What can we do to make every neighborhood a more neighborly place? Aug 13, Bud Smith rated it liked it. In this book, a Guy attempts to do the right thing and get to know his neighbors by actively entering into their homes via sleep overs. Then he tries to really get to know them My fucking neighbors open my mail and throw it in the hallway. That's what happened when I ordered day of the Jakal off Amazon. Motherfuckers threw it in the middle of the hallway.
Dec 09, Laura rated it it was amazing. I loved it Partly because this story was so close to my neighborhood. But also because it's a true,sweet story of a guy who wants to know his neighbors and be a good neighbor. It would be nice to being some of that neighborliness back to life. Feb 08, Susan rated it liked it Shelves: Funny, and would be a good coffee table book. I was interested in this book because of the website, which does hilarious commentary on each entry. There wasn't any of that here, just a couple of explanations.
I wish there had been more, or at least witty observations about each note; it would have made it more interesting and substantial.
As such, it was little more than a straight-up collection of notes--still fun, but not much of a book. Dec 17, Madhu N rated it really liked it. Some the quotes are quite funny. Unfortunately some of it are true. One thing was that the kindle version was not as clear, so had to skip those sections. Whatever i read brough a chuckle everytime. Light read on a stressful day! Oct 05, Caroline rated it it was ok. Another book that can primarily be found on Facebook and Tumblr now. I didn't enjoy it, mostly because these notes are in their original format and most of them are hardly legible.
Jun 13, Michele Brack rated it it was amazing Shelves: Dec 25, Angie rated it did not like it. Some print was so small I could not read. The notes were not particularly funny and I found them to be very repetitive. Feb 02, Rhonda rated it liked it Shelves: This book was originally inspired by passiveaggressivenotes. Many of these notes were written in response to noisy neighbors, stolen lunches, messy roommates and my favorite ones between lovers, family and friends. I absolutely LOVE these kinds of books that reveal other people's notes and letters.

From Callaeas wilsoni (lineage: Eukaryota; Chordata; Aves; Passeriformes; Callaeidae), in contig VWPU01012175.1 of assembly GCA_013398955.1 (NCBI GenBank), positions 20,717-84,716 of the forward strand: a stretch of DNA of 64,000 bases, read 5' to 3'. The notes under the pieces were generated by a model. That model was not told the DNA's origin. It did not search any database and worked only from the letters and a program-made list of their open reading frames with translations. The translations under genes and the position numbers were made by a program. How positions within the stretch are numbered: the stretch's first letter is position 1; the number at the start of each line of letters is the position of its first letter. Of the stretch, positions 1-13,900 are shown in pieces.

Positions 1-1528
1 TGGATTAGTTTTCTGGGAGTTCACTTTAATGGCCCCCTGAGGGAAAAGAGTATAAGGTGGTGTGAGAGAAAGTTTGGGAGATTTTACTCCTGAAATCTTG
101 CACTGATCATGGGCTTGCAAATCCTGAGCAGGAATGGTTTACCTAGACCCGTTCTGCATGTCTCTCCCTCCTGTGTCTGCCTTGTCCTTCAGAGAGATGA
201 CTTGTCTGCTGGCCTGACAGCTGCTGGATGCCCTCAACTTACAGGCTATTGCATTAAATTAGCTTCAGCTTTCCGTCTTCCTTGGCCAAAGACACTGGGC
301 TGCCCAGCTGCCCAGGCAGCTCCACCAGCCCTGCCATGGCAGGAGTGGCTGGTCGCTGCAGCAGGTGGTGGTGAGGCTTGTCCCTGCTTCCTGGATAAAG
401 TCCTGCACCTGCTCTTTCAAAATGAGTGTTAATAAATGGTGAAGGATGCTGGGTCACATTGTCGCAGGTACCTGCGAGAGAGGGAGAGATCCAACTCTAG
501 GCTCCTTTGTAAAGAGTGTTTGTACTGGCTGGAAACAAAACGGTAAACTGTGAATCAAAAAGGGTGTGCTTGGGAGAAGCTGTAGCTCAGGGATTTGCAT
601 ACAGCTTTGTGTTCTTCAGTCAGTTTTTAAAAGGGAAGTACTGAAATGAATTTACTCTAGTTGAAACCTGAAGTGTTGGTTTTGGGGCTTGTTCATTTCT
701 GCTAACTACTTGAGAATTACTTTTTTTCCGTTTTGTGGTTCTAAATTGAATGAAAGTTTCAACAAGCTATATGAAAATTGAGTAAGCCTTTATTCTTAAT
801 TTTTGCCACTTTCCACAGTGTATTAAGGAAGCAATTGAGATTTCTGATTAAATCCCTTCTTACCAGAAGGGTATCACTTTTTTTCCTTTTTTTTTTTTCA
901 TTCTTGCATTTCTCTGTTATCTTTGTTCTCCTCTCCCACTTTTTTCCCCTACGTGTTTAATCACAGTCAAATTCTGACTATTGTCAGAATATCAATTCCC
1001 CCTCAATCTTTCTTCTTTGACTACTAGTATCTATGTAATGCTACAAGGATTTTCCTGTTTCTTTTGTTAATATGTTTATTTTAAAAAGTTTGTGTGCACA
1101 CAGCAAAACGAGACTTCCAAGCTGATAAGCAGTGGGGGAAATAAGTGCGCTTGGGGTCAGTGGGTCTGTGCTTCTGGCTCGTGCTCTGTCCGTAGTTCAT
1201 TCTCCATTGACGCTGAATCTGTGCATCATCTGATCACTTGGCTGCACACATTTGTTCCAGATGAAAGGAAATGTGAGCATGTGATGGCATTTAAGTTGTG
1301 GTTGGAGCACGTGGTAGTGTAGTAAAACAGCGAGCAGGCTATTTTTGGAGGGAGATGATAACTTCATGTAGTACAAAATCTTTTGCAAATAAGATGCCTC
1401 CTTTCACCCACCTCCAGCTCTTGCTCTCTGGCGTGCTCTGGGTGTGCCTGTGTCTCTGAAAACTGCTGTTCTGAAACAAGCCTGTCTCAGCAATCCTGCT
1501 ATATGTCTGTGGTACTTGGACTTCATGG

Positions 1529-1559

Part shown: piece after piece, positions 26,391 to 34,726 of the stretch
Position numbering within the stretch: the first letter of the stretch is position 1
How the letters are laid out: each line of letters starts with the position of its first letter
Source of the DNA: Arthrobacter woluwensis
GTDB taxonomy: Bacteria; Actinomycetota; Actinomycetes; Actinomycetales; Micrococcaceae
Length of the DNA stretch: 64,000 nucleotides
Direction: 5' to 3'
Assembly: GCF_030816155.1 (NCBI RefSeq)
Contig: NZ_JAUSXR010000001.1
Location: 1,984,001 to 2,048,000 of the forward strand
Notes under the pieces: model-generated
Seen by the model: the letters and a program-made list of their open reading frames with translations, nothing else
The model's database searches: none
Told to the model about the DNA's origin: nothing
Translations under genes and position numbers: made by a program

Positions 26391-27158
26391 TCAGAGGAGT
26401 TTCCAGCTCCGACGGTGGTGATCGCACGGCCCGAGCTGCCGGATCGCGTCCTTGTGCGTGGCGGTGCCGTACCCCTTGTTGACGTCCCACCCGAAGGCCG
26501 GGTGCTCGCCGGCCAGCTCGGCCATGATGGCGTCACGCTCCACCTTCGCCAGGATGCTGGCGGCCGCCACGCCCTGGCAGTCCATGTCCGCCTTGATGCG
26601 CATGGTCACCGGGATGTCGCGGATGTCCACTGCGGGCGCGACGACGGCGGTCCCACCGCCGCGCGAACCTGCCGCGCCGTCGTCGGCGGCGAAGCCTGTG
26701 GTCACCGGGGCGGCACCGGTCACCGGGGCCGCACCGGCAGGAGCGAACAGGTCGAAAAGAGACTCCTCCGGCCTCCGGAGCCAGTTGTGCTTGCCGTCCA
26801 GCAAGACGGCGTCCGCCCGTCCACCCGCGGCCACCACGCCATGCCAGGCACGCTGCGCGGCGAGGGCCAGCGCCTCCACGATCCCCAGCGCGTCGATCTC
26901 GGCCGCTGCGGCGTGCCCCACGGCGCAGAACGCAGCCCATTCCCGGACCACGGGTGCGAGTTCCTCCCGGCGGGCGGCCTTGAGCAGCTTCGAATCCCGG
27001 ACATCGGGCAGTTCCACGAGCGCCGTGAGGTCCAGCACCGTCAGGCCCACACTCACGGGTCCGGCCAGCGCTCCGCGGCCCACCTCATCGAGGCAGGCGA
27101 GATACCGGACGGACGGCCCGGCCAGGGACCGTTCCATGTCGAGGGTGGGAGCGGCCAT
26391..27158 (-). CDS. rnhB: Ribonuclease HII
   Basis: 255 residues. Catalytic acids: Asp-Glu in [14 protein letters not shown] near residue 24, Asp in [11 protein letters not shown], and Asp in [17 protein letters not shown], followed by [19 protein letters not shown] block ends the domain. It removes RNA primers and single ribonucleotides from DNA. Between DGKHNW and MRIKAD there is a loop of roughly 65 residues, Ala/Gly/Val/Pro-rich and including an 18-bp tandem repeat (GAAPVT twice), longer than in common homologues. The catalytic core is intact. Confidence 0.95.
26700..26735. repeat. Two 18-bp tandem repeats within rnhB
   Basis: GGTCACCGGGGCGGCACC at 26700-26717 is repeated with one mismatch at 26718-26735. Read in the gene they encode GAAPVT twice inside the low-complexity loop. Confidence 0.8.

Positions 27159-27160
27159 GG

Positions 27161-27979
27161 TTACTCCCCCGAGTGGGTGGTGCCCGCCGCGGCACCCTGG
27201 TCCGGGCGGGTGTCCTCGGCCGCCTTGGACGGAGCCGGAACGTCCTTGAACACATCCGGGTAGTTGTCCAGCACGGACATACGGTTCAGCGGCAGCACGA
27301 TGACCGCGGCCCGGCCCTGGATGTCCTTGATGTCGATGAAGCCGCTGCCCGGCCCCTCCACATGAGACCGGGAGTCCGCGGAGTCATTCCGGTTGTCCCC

I find it so interesting to read and this book is filled with some hilarious and some just plain creepy notes. The amount of hostility generated by such simple acts really makes me wonder about some people. Some of these notes must have been written by some seemingly crazy people because their comments to others are things I wouldn't catch myself even thinking about, let alone telling someone else. Therein lies the beauty of a book like this: Sep 19, Krystina Ramos rated it really liked it. The collection showcases insight, humor, and art of petty notes. The notes are written tersely, varying in politeness and hostility with the occasional sight of profanity and caricatures, to express the feelings the composers won't say bluntly and directly to their roommates, coworkers, or passersby.
Occasionally, Miller will insert her own commentary to echo the readers' thoughts. Although the book is a light read, I found it to be very enjoyable. There were many times I laughed out loud at a particular individual's expense like the note taker addresses a milk-thief and reveals that is was breast milk. Miller brings to light the darker nature of communication and language that pervades everyday life by arranging each note in a creative collage in which the original media is maintained while the content and levels of passive aggressive behavior are juxtaposed.
Together these notes reveal a collective neurosis, exposing each composer's unique voice. Jan 29, Arminzerella rated it liked it Shelves: Kerry Miller started collecting and posting passive aggressive notes on her blog which became wildly popular. Soon people were sending her their own notes, her collection grew, and eventually it became this book. The notes range from passive aggressive to truly aggressive in tone with lots of sarcasm heaped on in between.
Some of these concerns are petty, some are hilarious, some are irresolvable and irreconcilable. This is a great book for browsing or reading straight through.
I have to admit to having penned a few of these types of notes myself. Imagine the serenity, the bliss. Dec 29, carrietracy rated it did not like it Shelves: Yeah, the notes weren't passive aggressive. Sure, a few of them were, but not the majority of them, which sort of defeats the purpose. And most of them weren't funny. The ones with some explanation attached were a bit better I guess. Some were so poorly spelled and punctuated as to be nearly indecipherable, which coming from me is saying a lot, since I spent 10 years of my life reading what elementary school children write.
It honestly never should Yeah, the notes weren't passive aggressive. It honestly never should have been issued in that format. I read it on a phone using the Amazon Kindle App and it was an exercise in frustration. You couldn't blow up the notes because they are images, not text. So you have to click on each note, then zoom on it, then if you try to blow it up further, the text becomes fuzzy and you can't read it anyway. Had I not been trapped on a plane studiously avoiding making eye contact with my husband so that he didn't hand me our toddler traveling as "lap baby" I never would have kept going.